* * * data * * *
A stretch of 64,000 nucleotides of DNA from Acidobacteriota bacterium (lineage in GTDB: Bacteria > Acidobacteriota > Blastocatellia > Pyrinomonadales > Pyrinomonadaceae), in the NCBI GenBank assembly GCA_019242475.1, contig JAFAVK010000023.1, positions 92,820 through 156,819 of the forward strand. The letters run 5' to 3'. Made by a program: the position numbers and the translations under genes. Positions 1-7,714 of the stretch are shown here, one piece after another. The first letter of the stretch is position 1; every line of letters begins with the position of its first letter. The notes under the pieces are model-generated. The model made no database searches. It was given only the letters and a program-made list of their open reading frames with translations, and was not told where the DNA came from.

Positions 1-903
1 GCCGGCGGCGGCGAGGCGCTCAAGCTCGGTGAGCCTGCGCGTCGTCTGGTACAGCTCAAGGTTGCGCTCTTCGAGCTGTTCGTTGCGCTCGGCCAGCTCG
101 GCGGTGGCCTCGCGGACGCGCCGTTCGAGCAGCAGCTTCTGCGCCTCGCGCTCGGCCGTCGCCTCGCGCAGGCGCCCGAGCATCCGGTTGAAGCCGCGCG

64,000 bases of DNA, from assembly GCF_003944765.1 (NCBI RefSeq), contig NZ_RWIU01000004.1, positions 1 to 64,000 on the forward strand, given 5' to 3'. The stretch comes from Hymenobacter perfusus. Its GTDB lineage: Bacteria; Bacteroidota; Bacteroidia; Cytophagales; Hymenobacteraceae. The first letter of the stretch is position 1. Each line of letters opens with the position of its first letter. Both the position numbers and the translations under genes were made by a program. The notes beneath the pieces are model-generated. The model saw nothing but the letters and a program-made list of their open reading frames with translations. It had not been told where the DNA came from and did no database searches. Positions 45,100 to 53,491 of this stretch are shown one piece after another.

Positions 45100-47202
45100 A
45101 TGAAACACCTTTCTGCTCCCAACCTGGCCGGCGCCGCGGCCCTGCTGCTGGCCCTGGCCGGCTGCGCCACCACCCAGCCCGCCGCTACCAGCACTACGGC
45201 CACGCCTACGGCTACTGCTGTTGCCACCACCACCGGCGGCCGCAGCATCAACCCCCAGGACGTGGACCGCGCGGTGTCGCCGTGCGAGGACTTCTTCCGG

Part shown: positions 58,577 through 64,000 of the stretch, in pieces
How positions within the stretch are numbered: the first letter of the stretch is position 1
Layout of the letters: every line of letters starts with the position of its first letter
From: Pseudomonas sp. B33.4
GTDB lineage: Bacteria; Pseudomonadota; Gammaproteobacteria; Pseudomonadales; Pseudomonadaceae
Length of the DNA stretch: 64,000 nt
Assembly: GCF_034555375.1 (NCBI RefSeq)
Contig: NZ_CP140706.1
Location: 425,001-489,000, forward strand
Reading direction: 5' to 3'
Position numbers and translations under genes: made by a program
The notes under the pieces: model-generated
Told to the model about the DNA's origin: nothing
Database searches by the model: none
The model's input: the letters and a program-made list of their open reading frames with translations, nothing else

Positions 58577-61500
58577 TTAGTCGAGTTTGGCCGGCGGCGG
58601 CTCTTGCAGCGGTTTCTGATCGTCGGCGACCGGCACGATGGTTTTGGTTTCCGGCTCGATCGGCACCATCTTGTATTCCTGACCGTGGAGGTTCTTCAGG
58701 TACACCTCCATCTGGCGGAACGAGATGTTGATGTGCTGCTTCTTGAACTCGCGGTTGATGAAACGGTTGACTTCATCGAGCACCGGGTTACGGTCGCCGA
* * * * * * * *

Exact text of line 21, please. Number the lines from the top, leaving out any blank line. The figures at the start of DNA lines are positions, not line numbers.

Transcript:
The notes under the pieces: model-generated